In modern electrical infrastructure like the US, microgrids usually operate connected to the utility grid except when they temporarily withdraw because the grid is down or because disconnecting offers price or energy management advantages.
But worldwide, many microgrids have no grid connection because, well, there is no grid, or at least none that is stable. Called remote or stand-alone microgrids, they are often found in rural India or Africa or on islands and far-flung outposts.
The arrival of a remote microgrid can dramatically change a community, especially for those that previously had no electricity or depended on diesel fuel generators for it.
Here are the stories of 5 remote microgrids and how they changed people’s lives, sometimes in unusual ways.
- Safety from snakes
The 300 residents of Kudagaon live in isolation, especially during monsoon season when their river island is hard to access. In March 2019 sustainable technology developer SunMoksha brought a nanogrid to the island.
The Kudagaon solar and storage nanogrid was among the 60 projects nominated for this year’s Microgrid Knowledge 2022 Greater Good Awards. The application described the island’s transformation this way:
Significant changes have been observed in the community after the implementation. Many parents have set evening studying hours for their children, and are hopeful to have a tuition center in the village so that their children get additional guidance. A village mother said that she wanted her daughter to become a teacher, and now is certain that her dream will come true! Home lighting and street lights provide safety from the snakes in and out of the house. Streetlights have enabled socializing and entertainment in the evening – men play cards, women visit neighbors, relatives visit and stay longer as there is light, fans and coolers, and relish quality family time. Women are the happiest lot as they can now complete chores at their pace and don’t have to depend on the sunlight.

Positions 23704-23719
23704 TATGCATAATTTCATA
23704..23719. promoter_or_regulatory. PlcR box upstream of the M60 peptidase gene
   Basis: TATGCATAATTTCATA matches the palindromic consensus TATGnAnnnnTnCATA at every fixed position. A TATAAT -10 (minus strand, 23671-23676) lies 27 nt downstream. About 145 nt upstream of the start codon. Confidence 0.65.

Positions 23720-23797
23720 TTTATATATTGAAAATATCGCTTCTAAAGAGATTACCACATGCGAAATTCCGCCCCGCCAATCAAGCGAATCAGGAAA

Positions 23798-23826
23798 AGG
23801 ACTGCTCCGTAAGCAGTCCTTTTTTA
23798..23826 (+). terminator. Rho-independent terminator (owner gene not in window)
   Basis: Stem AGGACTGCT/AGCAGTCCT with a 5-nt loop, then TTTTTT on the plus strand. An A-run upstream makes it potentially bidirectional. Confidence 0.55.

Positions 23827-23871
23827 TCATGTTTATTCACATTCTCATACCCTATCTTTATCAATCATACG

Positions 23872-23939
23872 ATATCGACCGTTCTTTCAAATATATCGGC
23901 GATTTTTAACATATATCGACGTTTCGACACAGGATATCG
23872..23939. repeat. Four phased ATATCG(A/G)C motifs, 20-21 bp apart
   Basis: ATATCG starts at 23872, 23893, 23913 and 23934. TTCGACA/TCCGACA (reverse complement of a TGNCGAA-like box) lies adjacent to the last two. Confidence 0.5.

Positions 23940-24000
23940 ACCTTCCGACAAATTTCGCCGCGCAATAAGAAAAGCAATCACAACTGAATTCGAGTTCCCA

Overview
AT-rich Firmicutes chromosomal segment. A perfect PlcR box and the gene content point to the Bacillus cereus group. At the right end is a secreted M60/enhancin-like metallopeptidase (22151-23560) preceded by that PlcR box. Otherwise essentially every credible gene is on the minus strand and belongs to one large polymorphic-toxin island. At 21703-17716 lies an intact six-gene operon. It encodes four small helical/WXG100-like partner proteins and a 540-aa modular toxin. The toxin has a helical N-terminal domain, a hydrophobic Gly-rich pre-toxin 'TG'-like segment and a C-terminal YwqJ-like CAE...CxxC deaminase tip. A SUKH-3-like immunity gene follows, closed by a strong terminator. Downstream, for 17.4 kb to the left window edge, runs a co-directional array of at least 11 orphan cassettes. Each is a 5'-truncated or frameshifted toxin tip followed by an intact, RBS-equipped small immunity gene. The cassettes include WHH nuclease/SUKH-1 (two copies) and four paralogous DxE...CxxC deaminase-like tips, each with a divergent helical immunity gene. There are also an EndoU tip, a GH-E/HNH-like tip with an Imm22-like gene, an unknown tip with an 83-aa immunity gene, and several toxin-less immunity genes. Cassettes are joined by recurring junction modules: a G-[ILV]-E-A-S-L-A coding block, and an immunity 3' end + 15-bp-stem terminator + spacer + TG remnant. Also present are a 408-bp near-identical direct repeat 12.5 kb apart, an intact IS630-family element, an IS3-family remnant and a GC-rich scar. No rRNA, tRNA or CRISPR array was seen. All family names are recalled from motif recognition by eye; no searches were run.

Local businesses have started to emerge. Two farmers have invested some of their savings to run a rice and flour mill. Grocery stores have reported that their business runs till late evening, fetching additional income. Farmers want to switch from diesel to electric pumps for irrigation and practice agriculture all year round. And to top it up, the villagers who have seen grid electricity off the island, prefer [the] microgrid over the grid systems, for its quality, consistency and dependability.
Watch the full story here.
Join us at Microgrid 2022 for a special June 2 discussion: “What Remote Microgrids Can Teach us all about the Future of Energy.”
- Protecting the rainforest
Backed by funding from the Australian government, Volt Advisory Group is developing a microgrid in Queensland’s Daintree rainforest. The microgrid will displace diesel generation with an 8 MW solar farm, 20 MWh of battery storage and a 1 MW clean hydrogen plant.
“This is a major win for communities in the Daintree Rainforest, which will see reduced pollution and noise from diesel generators, and will be a valuable demonstration of solar to hydrogen technology,” said Angus Taylor, minister for industry, energy and emissions reduction.
- No thanks, California!